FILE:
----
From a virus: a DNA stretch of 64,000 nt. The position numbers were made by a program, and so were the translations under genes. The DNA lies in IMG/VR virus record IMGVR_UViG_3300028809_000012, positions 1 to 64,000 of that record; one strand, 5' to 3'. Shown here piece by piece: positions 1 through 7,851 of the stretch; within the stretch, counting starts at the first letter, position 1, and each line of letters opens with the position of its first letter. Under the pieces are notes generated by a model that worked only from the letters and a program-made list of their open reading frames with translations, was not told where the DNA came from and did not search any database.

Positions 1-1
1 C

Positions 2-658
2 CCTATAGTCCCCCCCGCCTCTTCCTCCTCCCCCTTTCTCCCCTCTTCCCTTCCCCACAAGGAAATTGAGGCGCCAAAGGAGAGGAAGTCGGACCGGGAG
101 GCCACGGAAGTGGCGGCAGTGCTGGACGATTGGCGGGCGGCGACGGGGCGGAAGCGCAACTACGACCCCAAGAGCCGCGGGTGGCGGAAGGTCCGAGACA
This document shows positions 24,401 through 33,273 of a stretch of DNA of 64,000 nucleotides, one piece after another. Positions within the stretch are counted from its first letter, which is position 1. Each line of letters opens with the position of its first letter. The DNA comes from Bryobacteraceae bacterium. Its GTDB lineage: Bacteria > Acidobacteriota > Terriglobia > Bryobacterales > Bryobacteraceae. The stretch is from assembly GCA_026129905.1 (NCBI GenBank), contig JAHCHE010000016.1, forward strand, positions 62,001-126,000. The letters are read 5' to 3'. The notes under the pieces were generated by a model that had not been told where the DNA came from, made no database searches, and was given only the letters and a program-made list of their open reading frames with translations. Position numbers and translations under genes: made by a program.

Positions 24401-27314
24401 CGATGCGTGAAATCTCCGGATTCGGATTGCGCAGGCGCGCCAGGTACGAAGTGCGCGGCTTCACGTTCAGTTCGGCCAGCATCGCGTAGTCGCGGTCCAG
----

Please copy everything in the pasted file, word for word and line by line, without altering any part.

From a virus: a DNA stretch of 64,000 nt. The position numbers were made by a program, and so were the translations under genes. The DNA lies in IMG/VR virus record IMGVR_UViG_3300028809_000012, positions 1 to 64,000 of that record; one strand, 5' to 3'. Shown here piece by piece: positions 1 through 7,851 of the stretch; within the stretch, counting starts at the first letter, position 1, and each line of letters opens with the position of its first letter. Under the pieces are notes generated by a model that worked only from the letters and a program-made list of their open reading frames with translations, was not told where the DNA came from and did not search any database.

Positions 1-1
1 C

Positions 2-658
2 CCTATAGTCCCCCCCGCCTCTTCCTCCTCCCCCTTTCTCCCCTCTTCCCTTCCCCACAAGGAAATTGAGGCGCCAAAGGAGAGGAAGTCGGACCGGGAG
101 GCCACGGAAGTGGCGGCAGTGCTGGACGATTGGCGGGCGGCGACGGGGCGGAAGCGCAACTACGACCCCAAGAGCCGCGGGTGGCGGAAGGTCCGAGACA
This document shows positions 24,401 through 33,273 of a stretch of DNA of 64,000 nucleotides, one piece after another. Positions within the stretch are counted from its first letter, which is position 1. Each line of letters opens with the position of its first letter. The DNA comes from Bryobacteraceae bacterium. Its GTDB lineage: Bacteria > Acidobacteriota > Terriglobia > Bryobacterales > Bryobacteraceae. The stretch is from assembly GCA_026129905.1 (NCBI GenBank), contig JAHCHE010000016.1, forward strand, positions 62,001-126,000. The letters are read 5' to 3'. The notes under the pieces were generated by a model that had not been told where the DNA came from, made no database searches, and was given only the letters and a program-made list of their open reading frames with translations. Position numbers and translations under genes: made by a program.

Positions 24401-27314
24401 CGATGCGTGAAATCTCCGGATTCGGATTGCGCAGGCGCGCCAGGTACGAAGTGCGCGGCTTCACGTTCAGTTCGGCCAGCATCGCGTAGTCGCGGTCCAG